Aaron Haspel (sorry, can't find the link):

Even the most disinterested truth-seeker is angling for a world of greater rewards for disinterested truth-seekers.

Comment by michaelkeenan on Tweets Thread · 2014-09-30T05:00:39.312Z · score: 2 (4 votes) · LW · GW

Aaron Haspel (sorry, can't find the link):

Once you start to view human interaction as a contest to signal mating fitness, it becomes hard to view it as anything else.

Comment by michaelkeenan on Tweets Thread · 2014-09-30T04:59:42.951Z · score: 15 (15 votes) · LW · GW

SlateStarCodex:

You are the moon of my life. Once unattainable, then I was on you a few times, then I lost interest and ignored you and feel sorta guilty.

Comment by michaelkeenan on Tweets Thread · 2014-09-30T04:59:11.580Z · score: 4 (4 votes) · LW · GW

SlateStarCodex:

Plominism: The Christian heresy that salvation is neither by faith nor by works, but 50% hereditary and 50% based on non-shared environment

Comment by michaelkeenan on Tweets Thread · 2014-09-30T04:58:34.041Z · score: 4 (4 votes) · LW · GW

SlateStarCodex:

All the world's a stage - the larval stage of a galactic supercivilization.

Comment by michaelkeenan on Tweets Thread · 2014-09-30T04:55:51.413Z · score: 16 (16 votes) · LW · GW

SlateStarCodex:

Had a patient today whose past medical history included "hit by trolley". Resisted urge to ask if the other ten people were okay.

Comment by michaelkeenan on Tweets Thread · 2014-09-30T04:53:45.893Z · score: 8 (8 votes) · LW · GW

I can't currently find this but I'm pretty sure it was from Peter De Blanc (spaceandgames):

I don't know why we're here, but since we are, we might as well take over the universe.

Comment by michaelkeenan on Open thread, September 15-21, 2014 · 2014-09-16T19:06:50.341Z · score: 7 (7 votes) · LW · GW

There is the line "thinking of the system as an agent throws into relief the degree to which the system isn’t an agent" so I see what you mean. But I think that just means that there's no sane agent to deal with, no law of the universe that says we can appease Moloch in exchange for something.

But anthropomorphizing Moloch, perhaps poetically, is different, and there's plenty of anthropomorphizing Moloch in the essay:

"But if we have bound Moloch as our servant, the bonds are not very strong, and we sometimes find that the tasks he has done for us move to his advantage rather than ours."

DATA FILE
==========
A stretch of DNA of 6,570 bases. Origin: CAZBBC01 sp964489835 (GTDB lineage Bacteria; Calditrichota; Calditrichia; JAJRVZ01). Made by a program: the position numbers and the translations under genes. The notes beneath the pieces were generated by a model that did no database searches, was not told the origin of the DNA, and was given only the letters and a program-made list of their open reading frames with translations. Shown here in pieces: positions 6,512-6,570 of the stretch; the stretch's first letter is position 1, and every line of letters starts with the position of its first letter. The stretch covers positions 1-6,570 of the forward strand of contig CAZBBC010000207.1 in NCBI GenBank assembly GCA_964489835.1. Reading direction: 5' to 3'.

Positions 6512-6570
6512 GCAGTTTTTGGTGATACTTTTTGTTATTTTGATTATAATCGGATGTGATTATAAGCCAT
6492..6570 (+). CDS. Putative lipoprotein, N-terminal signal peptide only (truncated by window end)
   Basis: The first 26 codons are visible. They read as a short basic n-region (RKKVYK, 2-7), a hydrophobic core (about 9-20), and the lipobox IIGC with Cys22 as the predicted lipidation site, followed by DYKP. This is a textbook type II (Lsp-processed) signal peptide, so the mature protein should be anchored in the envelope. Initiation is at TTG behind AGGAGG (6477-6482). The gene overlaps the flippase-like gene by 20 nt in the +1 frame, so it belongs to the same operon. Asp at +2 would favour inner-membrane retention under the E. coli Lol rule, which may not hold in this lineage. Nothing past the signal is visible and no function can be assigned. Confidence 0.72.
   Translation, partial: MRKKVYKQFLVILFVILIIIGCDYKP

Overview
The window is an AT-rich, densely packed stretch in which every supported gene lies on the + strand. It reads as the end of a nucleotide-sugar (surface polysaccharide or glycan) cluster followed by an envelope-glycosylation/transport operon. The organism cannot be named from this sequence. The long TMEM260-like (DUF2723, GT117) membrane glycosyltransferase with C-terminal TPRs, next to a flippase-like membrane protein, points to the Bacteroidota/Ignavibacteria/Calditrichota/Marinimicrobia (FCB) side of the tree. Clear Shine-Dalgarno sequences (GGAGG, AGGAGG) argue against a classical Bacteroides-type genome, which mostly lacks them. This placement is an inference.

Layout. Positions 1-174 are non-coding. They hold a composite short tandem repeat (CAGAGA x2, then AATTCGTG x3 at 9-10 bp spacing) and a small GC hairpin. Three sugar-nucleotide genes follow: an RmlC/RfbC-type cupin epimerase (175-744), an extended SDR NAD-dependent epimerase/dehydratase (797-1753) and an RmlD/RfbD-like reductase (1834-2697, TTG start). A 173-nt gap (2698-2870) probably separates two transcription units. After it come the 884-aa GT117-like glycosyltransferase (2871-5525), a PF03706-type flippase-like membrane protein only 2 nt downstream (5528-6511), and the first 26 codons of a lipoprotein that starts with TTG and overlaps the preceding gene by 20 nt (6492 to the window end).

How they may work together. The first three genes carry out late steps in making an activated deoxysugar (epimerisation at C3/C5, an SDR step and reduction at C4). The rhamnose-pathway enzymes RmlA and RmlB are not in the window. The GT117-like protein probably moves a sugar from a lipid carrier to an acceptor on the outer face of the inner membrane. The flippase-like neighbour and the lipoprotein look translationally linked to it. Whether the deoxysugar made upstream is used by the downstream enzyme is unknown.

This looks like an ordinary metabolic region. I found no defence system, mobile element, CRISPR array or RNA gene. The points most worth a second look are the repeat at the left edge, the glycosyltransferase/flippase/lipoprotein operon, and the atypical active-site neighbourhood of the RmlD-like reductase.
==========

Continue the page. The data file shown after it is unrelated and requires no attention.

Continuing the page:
"We will break our back lifting Moloch to Heaven, but unless something changes it will be his victory and not ours."

"In the very near future, we are going to lift something to Heaven. It might be Moloch. But it might be something on our side. If it is on our side, it can kill Moloch dead."

"Moloch is exactly what the history books say he is. He is the god of Carthage. He is the god of child sacrifice, the fiery furnace into which you can toss your babies in exchange for victory in war. He always and everywhere offers the same deal: throw what you love most into the flames, and I will grant you power. As long as the offer is open, it will be irresistable. So we need to close the offer. Only another god can kill Moloch. We have one on our side, but he needs our help. We should give it to him."

My frail human mind is more motivated by war on a hated enemy than by abstractly maximizing utility, so I like the idea of frustrating a raging Moloch.

Comment by michaelkeenan on Open thread, September 15-21, 2014 · 2014-09-16T06:47:44.904Z · score: 8 (8 votes) · LW · GW

If you liked Scott Alexander's essay, Meditations on Moloch, you might like this typographic poster-meme I made. It was a minor success on Facebook.

(If you haven't read Scott Alexander's essay, Meditations on Moloch, then you might want to check it out. As Stuart Armstrong said, it's a beautiful, disturbing, poetical look at the future.)

Comment by michaelkeenan on Open thread, September 8-14, 2014 · 2014-09-11T23:35:58.978Z · score: 5 (5 votes) · LW · GW

Paul Graham wrote about that in A Student's Guide To Startups: